One of the most iconic sights in Lisbon is the distinctive 25 April Bridge which crosses the River Tejo linking Lisbon with Almada on the South Bank. As it is a road and rail bridge it is not possible to cross it on foot, but a relatively new visitors’ centre, opened in 2017 to (belatedly) celebrate the 50th anniversary of the bridge, means that it is now possible to go up one of the pillars and come face to face with the traffic on the top deck of the bridge from the safety of a glass platform that hangs over the road below (although, I must say that on the day we visited, the glass could have done with a clean!).
Pilar 7 (Pillar 7) is located on the riverfront road, Avenida da Índia, in the Alcântara district of Lisbon (not far from the LX Factory shopping and restaurant complex). The visitors’ centre is state of the art, including an airport-type security check.
Large information discs embedded into the ground contain information about the project and lead to various sections of the visitors’ centre, which include an area with a scale model of the bridge, showing its entry and exit roads, and with information about its history (the bridge opened on 6 August 1966 and was originally called the Salazar Bridge).
There are also lots of bite-sized facts that fans of engineering might enjoy, such as the fact that the bridge is 2277 metres long; it is composed of 82,000 tons of steel; there are 11,248 steel wires per main cable; and there are 600,000 square metres of painted surface. On the first stop of the lift we got out into a large, dimly lit warehouse-sized space (known as the Workers’ Room) with bare concrete walls onto which photographs and videos of the construction of the bridge were projected on all four walls, along with more bite-sized facts. From there we went into an area where we got an intimate view of the main moorings of the support cables.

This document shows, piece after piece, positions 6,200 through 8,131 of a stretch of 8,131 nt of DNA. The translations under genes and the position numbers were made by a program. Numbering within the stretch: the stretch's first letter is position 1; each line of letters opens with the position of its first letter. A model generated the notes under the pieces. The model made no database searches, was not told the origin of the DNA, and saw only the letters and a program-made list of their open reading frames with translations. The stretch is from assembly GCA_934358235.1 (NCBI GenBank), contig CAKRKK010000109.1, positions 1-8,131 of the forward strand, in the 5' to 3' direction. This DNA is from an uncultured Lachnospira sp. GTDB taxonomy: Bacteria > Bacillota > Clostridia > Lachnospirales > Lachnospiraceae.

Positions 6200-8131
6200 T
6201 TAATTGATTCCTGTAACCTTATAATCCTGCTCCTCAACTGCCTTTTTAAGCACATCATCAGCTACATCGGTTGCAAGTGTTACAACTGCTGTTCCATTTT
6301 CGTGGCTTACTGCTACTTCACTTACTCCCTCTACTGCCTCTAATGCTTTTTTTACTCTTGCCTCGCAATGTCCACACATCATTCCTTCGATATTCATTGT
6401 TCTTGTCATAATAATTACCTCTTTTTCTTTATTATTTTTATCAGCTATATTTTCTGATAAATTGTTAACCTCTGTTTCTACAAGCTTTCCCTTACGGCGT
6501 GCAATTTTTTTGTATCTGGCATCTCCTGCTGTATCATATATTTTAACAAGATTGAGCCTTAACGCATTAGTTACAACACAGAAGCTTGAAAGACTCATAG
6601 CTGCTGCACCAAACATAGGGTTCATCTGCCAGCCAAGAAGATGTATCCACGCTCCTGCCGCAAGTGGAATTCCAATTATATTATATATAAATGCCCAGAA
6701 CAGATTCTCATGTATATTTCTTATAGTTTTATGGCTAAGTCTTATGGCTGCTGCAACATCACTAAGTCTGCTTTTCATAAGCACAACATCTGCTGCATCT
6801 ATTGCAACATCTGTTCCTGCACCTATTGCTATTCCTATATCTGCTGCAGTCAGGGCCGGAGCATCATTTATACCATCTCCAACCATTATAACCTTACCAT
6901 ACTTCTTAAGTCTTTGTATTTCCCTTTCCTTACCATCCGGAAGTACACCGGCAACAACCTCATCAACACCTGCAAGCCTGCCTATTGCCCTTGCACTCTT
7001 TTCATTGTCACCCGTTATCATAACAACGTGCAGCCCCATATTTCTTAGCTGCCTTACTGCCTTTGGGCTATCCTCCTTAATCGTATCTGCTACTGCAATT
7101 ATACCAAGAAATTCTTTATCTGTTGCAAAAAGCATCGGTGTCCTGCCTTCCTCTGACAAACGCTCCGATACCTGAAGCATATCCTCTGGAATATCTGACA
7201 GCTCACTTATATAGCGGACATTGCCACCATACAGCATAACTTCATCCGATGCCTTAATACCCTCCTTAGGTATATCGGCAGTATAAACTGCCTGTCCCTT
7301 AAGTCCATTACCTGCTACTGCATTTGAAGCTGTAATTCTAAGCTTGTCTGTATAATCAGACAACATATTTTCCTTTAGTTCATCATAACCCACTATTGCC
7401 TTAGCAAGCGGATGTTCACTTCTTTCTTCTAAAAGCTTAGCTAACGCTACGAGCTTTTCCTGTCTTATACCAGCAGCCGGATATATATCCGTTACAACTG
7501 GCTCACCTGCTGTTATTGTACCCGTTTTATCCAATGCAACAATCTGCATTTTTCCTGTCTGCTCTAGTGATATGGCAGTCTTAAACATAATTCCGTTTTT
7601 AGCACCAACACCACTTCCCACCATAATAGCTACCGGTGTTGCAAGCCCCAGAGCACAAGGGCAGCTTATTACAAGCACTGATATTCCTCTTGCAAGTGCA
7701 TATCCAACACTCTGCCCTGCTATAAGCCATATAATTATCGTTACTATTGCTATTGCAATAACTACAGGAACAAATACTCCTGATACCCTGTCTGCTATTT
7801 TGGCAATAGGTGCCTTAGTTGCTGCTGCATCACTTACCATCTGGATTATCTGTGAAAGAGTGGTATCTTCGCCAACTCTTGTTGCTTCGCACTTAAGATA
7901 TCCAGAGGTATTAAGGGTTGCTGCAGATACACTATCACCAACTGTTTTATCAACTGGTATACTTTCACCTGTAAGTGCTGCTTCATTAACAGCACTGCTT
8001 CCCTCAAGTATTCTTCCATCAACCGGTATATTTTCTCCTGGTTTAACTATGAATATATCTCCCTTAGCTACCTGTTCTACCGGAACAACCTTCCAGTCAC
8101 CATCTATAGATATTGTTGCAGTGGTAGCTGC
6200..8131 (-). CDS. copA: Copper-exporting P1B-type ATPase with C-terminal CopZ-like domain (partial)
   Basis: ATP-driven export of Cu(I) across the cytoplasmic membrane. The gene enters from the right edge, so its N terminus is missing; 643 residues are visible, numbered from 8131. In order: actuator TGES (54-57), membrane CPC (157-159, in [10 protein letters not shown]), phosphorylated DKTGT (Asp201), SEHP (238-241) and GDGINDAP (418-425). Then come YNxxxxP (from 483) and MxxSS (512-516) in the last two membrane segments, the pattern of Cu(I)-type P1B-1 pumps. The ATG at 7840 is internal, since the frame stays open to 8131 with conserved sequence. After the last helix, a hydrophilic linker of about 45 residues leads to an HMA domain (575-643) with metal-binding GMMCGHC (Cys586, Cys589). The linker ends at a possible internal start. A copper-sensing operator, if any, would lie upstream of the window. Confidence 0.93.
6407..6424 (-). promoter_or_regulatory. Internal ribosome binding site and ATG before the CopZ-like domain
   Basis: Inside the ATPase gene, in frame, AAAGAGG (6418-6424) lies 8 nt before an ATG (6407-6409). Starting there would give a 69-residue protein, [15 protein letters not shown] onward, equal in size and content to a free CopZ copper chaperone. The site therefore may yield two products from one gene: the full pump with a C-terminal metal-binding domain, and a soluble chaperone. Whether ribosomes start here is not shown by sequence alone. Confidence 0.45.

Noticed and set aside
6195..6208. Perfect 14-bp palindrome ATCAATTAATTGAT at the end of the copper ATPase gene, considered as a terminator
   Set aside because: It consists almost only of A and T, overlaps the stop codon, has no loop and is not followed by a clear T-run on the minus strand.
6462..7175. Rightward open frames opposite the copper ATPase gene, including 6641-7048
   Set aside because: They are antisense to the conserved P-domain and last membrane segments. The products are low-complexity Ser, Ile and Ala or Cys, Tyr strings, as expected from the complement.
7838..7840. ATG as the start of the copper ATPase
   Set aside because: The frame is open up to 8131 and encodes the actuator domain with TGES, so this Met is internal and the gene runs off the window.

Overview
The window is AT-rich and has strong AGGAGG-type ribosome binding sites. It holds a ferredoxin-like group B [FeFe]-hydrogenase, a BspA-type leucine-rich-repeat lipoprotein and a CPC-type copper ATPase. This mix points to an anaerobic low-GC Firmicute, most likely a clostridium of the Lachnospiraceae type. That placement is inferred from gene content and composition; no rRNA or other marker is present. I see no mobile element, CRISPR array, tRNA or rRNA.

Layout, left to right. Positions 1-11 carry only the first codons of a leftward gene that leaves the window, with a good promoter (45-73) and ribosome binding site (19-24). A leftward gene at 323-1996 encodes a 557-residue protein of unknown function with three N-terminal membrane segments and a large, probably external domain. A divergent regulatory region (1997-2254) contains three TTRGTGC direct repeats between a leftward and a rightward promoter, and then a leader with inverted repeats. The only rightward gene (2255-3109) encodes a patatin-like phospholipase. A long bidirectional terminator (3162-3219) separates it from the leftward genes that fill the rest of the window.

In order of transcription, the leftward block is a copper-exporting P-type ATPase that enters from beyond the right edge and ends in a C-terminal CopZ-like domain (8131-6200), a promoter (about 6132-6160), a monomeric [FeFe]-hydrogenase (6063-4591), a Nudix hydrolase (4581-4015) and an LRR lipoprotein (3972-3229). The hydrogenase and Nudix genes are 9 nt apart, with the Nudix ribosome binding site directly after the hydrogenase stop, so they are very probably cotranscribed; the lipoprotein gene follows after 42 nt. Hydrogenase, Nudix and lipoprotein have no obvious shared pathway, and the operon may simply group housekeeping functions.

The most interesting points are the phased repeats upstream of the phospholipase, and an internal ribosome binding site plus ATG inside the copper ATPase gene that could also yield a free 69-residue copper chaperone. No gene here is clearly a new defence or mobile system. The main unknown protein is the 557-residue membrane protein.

We were then whisked up in a glass lift to the viewing platform on the 26th floor at the top of the pillar, 66 metres above ground level.
The viewing platform has joined the list of Lisbon’s famous miradouros (scenic viewpoints), with views towards Belém to the west, Ajuda to the north-west, Monsanto to the north and along the south bank of the river, where there is another iconic structure, the monument of Cristo Rei. Information of what was in our eyeline was marked on the safety glass panels. However, we were visiting it on a sunny but misty day in late December and the views were somewhat compromised.
There was something futuristic about the site, from the scale of the white concrete, geometric-shaped buildings that seemed to engulf us as we walked from the entrance to the lift, to the eerie darkness inside the Workers’ Room, the stomach-churning depth of the lift shaft and the proximity of the traffic on the bridge, making it a slightly uncomfortable experience. It probably wasn’t worth €6 for the view alone, as there are better free panoramic views from other parts of Lisbon, but it was a unique opportunity to get an insight into this famous bridge.
Entrance costs €6. Open daily (except Christmas Day): May to September 10am-8pm; October to April 10am-6pm.
Tram 15; buses 714, 727, 732, 751 (nearest stop Rua da Junqueira e Alcântara); train from Cais do Sodré or Cascais (Alcântara station)